FOSP note: the following letter appeared in the Campbell River Courier and the Comox Valley Record on Oct 13, and the Comox Valley Echo on Oct 16, 2009.
Comox District Mountaineering Club
Hon. Barry Penner, Minister of Environment
30 September, 2009
I write on behalf of the members of Comox District Mountaineering Club (CDMC) to express our dismay at learning that the budget for BC Parks is to be reduced yet again.
Our particular interest is in Strathcona Provincial Park where this year several popular hiking trails (Crest Mountain, Upper Myra Falls and Della Falls, to name a few) were closed all season because of lack of funds to carry out necessary maintenance and repairs. With even less money available in the future, it is probable that more trails will have to be closed and large areas of the Park rendered inaccessible to the public due to disrepair and safety concerns.
However, there exists a very valuable resource that could be utilized to solve the problem; namely, volunteers. Indeed, the value of volunteers is clearly recognized in the 1993 Strathcona Park Master Plan (Section 6.4, page 40), and in the 2001 Master Plan Amendment (Section 6.5, page 29). Unfortunately, it appears that current BC Parks management has overlooked the valuable stewardship service that volunteers could provide.
CDMC has a long history of volunteer work in Strathcona Park, such as the provision and placement of directional signs, the construction of many trails (Elk River trail to Landslide Lake; Arnica Lake trail; Price Creek trail; Marble Meadows trail; Glacier trail), and the construction of the campsite at Lake Helen McKenzie, to name just a few projects. CDMC has a lot of “sweat equity” in Strathcona Park. As well, members of many other organizations have also donated countless hours of volunteer labour on park projects. Clearly, there is a substantial role for volunteers in the management of Strathcona Park.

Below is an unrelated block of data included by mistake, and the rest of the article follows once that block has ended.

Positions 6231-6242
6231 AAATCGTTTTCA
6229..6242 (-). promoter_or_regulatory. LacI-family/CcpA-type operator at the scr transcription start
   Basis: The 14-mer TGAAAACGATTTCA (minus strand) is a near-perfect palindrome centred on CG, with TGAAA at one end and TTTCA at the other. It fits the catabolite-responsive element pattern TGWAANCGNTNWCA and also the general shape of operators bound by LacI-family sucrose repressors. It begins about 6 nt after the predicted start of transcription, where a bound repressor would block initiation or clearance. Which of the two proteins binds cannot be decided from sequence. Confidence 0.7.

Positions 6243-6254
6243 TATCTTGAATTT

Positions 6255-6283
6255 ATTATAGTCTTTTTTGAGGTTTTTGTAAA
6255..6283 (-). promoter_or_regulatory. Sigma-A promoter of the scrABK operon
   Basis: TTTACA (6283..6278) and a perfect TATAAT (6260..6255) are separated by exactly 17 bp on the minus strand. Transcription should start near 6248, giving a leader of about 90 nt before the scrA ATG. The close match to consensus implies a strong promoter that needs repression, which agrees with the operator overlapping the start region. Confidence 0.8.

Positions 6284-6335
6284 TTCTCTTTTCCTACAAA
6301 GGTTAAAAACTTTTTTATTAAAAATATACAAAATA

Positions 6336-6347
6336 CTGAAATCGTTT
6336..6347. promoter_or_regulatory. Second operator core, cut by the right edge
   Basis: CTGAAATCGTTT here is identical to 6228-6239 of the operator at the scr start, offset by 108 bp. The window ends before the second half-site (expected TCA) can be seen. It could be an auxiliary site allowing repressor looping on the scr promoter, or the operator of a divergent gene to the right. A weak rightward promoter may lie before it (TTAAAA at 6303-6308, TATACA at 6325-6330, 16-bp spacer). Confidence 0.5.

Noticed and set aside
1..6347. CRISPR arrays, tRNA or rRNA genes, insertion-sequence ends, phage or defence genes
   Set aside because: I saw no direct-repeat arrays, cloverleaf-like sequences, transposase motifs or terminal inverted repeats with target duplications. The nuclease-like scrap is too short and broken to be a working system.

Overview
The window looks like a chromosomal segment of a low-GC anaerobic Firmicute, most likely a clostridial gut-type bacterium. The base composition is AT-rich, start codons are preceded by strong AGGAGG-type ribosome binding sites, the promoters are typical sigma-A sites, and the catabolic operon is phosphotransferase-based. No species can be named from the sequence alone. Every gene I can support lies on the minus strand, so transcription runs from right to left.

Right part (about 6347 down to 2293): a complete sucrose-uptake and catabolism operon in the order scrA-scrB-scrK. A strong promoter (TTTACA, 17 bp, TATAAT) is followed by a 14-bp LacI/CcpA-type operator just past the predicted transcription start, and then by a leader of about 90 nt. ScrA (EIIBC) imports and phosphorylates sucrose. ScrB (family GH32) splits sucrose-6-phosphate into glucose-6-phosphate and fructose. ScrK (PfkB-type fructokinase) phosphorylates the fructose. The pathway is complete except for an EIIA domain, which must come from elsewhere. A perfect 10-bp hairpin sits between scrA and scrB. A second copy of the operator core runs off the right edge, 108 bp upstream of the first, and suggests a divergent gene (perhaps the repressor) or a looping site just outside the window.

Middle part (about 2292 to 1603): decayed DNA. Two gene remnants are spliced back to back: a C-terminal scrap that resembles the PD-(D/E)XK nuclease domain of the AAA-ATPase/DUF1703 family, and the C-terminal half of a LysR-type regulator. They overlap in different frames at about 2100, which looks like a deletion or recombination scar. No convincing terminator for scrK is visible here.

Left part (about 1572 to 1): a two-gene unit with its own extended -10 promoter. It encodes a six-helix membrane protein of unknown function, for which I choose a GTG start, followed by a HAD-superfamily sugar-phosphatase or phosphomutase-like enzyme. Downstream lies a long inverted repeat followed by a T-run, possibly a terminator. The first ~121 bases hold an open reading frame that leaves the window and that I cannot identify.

We would like to see all the hiking trails in Strathcona Park open and accessible to the public, not only for our own benefit but for that of tourists as well. Tourism is an important sector of the economy for all of the communities that surround Strathcona Park. People come from across Canada and all over the world for the incredible wilderness experience of hiking and backpacking along its ridges and through its valleys. But if many areas of the park are “off limits”, why would tourists bother coming here?
In 2011 Strathcona Park, BC’s first provincial park, will be 100 years old, and several events are being planned to celebrate the occasion. It would be wonderful if all of Strathcona Park’s hiking trails were open by that date. Even though the BC Parks budget for maintenance and repair work may be severely reduced, much could be accomplished by engaging hiking and other groups in the stewardship of the park. All it would take is one enthusiastic individual from the BC Parks staff to take on the task of identifying and contacting the groups that care about Strathcona Park, and coordinating the volunteer work parties.
We’re ready to roll up our sleeves, get our hands dirty, and work up a sweat for Strathcona Park. Is BC Parks willing to take us up on our offer?
Ken Rodonets, CDMC President